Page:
After dressing the mangled toe, I cleaned up the foot bath and set out the medications for after dinner. I locked the health station door and went up the stairs to the main office. I found Father Brian in there this time.
Father Brian was in his late forties, starting to grey at the temples. He had been a Jesuit priest for about ten years before he was given the role of director of Camp Acorn. He had been in the position for five years now, spending most of his summer up at the camp. During the school year he taught religious studies at the university in the city. At camp you could find him fixing a faucet, in the kitchen frying bacon for breakfast, or assisting the maintenance crew in repairing the dock. He was a man of all trades. That day I found him dressed in a white t-shirt and khaki shorts. He wore a brown belt upon which was attached the master key set. He wore Birkenstock sandals without socks (cuz he was cool like that). He insisted upon being called just ‘Brian’.
“Hey Anne. What can I do you for?” Brian asked as he looked up from his work.
“Well…I wanted to talk to you about Blake in the Rock hut. He is gonna keep me up at night with worry.” With that Brian put down his pen, sat back in his chair and folded his arms across his chest.
“Ah yes. Bill had mentioned that the young fella was having a hard time of it. Did he come to see you again?” I nodded with a chagrined looked.
“Oh yes. He did come to see me. I am pretty concerned since he has had very little to eat. He is drinking, so that is good. I think he has his mind set. He wants to go home.”
“Sure sounds like it.” Brian agreed, rocking back on his chair and looking thoughtful.
“I am kinda at a loss here. I am not really sure what I can do for the kid. I’m an ICU nurse, not a child psychiatrist!”
“Oh, don’t worry about that!” Brian waved the thought off. “I will call his parents right now and get some information from them. We will see what we can find out. Then I will sit down with Blake and his counselors and find out how we can try to help him. We’ll take it from here. Not to worry. We deal with this kind of thing all the time.”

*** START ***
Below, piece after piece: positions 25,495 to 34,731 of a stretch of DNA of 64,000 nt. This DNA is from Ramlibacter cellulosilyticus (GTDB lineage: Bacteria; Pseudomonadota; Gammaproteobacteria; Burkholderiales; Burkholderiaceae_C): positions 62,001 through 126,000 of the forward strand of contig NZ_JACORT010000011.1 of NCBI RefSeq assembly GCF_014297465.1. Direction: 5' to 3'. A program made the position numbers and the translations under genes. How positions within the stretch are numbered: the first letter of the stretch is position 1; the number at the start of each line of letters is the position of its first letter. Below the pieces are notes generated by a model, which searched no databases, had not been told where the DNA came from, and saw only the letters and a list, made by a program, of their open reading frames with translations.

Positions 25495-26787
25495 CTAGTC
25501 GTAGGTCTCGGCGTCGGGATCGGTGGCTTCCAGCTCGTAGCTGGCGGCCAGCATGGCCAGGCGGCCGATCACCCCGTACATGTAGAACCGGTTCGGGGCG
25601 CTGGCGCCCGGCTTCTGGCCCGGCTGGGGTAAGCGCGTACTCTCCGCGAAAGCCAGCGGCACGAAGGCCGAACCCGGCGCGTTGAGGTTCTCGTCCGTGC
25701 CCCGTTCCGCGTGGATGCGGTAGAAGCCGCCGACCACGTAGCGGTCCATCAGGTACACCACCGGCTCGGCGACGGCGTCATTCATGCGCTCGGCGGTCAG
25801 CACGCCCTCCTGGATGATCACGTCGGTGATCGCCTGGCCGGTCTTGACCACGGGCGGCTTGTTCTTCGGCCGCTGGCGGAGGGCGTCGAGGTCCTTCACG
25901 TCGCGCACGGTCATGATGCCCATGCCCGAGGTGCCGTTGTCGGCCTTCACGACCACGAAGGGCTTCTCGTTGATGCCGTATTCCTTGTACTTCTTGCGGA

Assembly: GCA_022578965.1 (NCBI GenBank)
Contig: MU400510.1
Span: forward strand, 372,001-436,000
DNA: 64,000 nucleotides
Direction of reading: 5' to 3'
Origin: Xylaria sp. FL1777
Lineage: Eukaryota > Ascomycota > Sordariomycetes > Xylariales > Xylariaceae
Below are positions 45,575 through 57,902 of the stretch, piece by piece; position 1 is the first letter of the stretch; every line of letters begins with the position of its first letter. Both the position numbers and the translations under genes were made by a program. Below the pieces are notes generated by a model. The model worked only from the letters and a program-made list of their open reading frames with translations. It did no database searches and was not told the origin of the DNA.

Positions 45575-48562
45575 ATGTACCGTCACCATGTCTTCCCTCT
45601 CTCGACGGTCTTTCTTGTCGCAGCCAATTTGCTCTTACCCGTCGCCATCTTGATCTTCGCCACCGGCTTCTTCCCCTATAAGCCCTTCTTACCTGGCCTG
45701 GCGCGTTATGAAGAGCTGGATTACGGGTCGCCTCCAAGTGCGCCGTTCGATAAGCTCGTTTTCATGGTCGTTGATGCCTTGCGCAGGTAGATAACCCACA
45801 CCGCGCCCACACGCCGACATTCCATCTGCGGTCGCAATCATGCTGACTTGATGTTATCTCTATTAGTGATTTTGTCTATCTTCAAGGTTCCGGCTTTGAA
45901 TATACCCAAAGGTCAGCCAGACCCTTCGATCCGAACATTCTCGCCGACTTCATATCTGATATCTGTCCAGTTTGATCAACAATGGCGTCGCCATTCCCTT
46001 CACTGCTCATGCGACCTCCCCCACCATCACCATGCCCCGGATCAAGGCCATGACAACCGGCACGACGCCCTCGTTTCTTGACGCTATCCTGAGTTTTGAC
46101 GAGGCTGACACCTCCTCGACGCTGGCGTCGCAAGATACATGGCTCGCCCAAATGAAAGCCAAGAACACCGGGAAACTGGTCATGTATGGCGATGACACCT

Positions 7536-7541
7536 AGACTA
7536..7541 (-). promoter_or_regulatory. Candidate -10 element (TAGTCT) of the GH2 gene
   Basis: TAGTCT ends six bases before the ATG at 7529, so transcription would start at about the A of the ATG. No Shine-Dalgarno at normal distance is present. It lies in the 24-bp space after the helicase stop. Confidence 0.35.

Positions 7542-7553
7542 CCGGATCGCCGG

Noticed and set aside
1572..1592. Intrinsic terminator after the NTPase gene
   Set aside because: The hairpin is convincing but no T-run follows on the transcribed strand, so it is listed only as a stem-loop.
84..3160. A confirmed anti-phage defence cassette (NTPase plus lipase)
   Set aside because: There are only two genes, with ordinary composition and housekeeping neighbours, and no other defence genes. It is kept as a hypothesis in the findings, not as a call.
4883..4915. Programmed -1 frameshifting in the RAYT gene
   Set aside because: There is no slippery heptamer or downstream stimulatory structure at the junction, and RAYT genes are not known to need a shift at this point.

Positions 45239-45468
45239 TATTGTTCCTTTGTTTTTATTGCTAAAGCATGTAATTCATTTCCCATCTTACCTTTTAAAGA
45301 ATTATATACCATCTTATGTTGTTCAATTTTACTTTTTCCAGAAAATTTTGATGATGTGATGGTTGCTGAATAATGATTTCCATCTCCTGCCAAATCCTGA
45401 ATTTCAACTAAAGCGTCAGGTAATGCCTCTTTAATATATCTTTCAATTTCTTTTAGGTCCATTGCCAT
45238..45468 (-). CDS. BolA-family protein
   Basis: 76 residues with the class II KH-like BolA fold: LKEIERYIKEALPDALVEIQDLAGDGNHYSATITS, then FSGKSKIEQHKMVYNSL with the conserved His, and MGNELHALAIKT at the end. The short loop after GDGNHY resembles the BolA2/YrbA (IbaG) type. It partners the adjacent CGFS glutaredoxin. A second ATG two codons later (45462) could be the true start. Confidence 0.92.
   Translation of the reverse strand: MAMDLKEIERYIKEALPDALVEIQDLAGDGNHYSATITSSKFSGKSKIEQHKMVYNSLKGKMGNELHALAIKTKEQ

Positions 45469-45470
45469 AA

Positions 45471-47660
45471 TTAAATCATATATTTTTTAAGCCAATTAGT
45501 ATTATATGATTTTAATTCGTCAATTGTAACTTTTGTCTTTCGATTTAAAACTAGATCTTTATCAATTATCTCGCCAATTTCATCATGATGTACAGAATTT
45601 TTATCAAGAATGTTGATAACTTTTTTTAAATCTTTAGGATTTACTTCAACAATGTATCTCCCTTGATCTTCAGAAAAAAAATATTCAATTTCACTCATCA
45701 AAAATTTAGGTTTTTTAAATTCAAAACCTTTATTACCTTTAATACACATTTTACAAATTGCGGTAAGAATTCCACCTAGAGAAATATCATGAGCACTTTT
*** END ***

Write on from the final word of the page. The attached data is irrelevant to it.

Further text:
“Really? You do?” I breathed a sigh or relief.
“Oh ya. Parents think it is a great idea to send a kid off to camp even if they have to push him onto the bus kicking and screaming. Camp is not for everyone, that is for sure.”
“So will you send him home?”
“Not necessarily. We try to come to some kind of compromise, but it doesn’t always work out.” He said with a shrug. He got up from the chair and walked over to a large filing cabinet and pulled open the top drawer. He pulled out a file folder marked “Rock hut” and thumbed through it until he found Blake’s file. “I’ll take it from here Anne. Go get your kids and enjoy the afternoon weather.”
“Thanks so much Brian. I appreciate it.” I said as I got up to leave.
“Are you and the children enjoying camp so far?” Brian asked as I started toward the office door. I stopped and turned around.
“Yes! We are. Camp, as you say, is not for everyone, but I think that we are finding that it is for us.”
“Good. I am glad.” Brian beamed. “We are so very thankful to have you here.” Brian said as he sat back down with Blake’s file.
“Oh! Well…you are quite welcome.” I said, feeling a blush heat up my face. I was unprepared for that and I turned to leave feeling quite high, actually.
Thankful to have me. My goodness! I tried to remember the last time someone had said that they were thankful to have me. As a mother, I suppose, you are taken for granted. No kid ever said, “Hey Mum! Thanks for changing my poopy pants!” Sure, I made my kids say ‘thank you’ when I served them a meal, or bought them a treat, but that is different. You know it when they take your hand, or give you a hug, I suppose.
My mother, a physiotherapist, who worked in a small outpatient clinic, was constantly bringing home cookies, a dozen donuts, Ferrero Rocher chocolates (my personal faves), and once a baked salmon! Her patients were so thankful for her skills and her amazing massages as she helped them recover from injuries or surgeries.
As a nurse in the ICU it is rare that you would have a patient alert enough to ever say ‘thank you’. The best you could hope for there is perhaps a look, or maybe a squeeze of the hand. The families might thank us for our care but it was rare to ever receive donuts! Usually by the time the patient was ready to leave the ICU, the last thing the family would want would be to revisit the ICU, a place heavily laden with so many painful memories of the roller coaster ride that is an intensive care unit admission.
In all my years of ICU nursing I have only had one patient return after his rehabilitation. It was bittersweet and odd. He, of course, did not recognize me at all, even though we had several meaningful conversations and I had cared for him for several shifts. His entire memory of the ICU was a fog. I, at first, did not recognize him in his wheelchair until I noticed his missing arm. He was a young man who was a paraplegic and had fallen while attempting to get up from the toilet and had gotten his left arm caught in the wall mounted safety railing. He lay there for over a day and ended up losing his arm and almost losing his life! His sister had brought him down to the ICU on the day of his discharge to show him where he had spent almost three weeks. After getting an update on his plans for home, I gave him a warm smile, squeezed his hand and wished him the best in the rest of his recovery. His sister, knowing what had transpired, caught me by the hand before I left and gave me a tight hug. Through her tears she thanked me. I’m not gonna lie. That was pretty cool. 🙂